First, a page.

From the linked discussion thread, each of these cities have their own needed necessities and facilities, and when residents there find there are something not sufficient and would want to travel to other cities for more options, they usually visit Tokyo which is about 1 hours by fast train or Shinkansen, or 2 hours by local trains, instead of spending the 2 hours to visit another not-quite-big city similar to the city they themselves are in, and thus the traffic and link between them have been quite limited.
            I guess it can also explain why, in the previous checks on Shinkansen traffic, cities pairs like Hiroshima – Kumamoto massively underperformed the formula estimation, since there aren’t much reasons for travellers to travel from one small city in one area to another small city in another area while there are more attractive alternative with either same or shorter travel time. The same can also be observed from world air travel network where even with the advent of LCC opening up more point-to-point routes, most of these points to points routes are still linking different sort of hub cities on one end, very few routes are really connecting one smaller cities to another smaller cities directly, especially when those smaller city pairs doesn’t have some particular linkage or when they don’t have some specific attraction like beaches or such for people to visit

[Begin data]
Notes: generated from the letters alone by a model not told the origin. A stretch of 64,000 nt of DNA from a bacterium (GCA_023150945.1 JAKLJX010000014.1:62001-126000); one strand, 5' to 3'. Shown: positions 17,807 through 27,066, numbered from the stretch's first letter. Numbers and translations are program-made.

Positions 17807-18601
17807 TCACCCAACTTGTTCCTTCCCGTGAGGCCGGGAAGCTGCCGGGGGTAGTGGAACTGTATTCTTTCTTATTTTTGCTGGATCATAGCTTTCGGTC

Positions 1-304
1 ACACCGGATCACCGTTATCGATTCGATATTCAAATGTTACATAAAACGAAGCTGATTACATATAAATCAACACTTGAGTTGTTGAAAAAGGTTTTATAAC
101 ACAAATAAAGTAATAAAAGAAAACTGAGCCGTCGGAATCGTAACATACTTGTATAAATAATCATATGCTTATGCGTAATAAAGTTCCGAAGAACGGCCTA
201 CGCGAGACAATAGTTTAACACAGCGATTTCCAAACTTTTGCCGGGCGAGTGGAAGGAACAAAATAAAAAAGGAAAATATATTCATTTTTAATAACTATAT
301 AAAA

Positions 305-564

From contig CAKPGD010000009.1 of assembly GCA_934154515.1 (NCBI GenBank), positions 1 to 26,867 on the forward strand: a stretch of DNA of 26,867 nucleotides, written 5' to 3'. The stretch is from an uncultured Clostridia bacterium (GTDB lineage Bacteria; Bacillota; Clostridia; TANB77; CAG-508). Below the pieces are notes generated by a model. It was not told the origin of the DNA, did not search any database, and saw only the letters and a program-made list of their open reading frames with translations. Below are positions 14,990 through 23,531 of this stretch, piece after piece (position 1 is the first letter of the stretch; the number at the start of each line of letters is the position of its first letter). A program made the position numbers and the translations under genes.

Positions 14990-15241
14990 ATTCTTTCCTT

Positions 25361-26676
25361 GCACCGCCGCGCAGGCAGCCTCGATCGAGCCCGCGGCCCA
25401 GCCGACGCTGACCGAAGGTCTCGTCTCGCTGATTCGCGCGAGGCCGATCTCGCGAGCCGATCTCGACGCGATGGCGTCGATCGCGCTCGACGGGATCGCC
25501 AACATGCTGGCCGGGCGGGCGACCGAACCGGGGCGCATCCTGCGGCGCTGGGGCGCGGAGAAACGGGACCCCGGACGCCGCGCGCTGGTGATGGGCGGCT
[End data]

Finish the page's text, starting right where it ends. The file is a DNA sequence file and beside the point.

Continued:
• df1982

        The fact that Alon’s model produces a differential factor of 22 between Dallas-Houston and Calgary-Edmonton shows what’s wrong with this model. The aggregate population of the two city-pairs is 15m vs 3m, so a factor of five. They are a similar distance from each other, and they are both pretty isolated from any network effects since the amount of through running on Dallas-Houston would be nugatory. And in both cases the two cities are roughly equal in size to each other, so there is no real hierarchy between them.

        Simply put, given the same transport conditions (in this case, a 300km HSR ride taking roughly 90min), a resident of Dallas/Houston is not more than four times more likely per capita to travel than a resident of Calgary/Edmonton. In fact Clagary/Edmonton residents would probably be more likely because average access/egress times to the station would be better.

        That’s a key problem with the model.

        • Eric2

          “The aggregate population of the two city-pairs is 15m vs 3m, so a factor of five.”

          It’s not based on the aggregate (sum) population though. It’s based on the product of the two populations.

          As an example: If you have two cities of 1M, they will have a steady stream of travel between them. If you have one city of 1,999,950 people and a village of 50 people, they will have very little travel between them. In each case the sum of populations is the same, but the product is very different.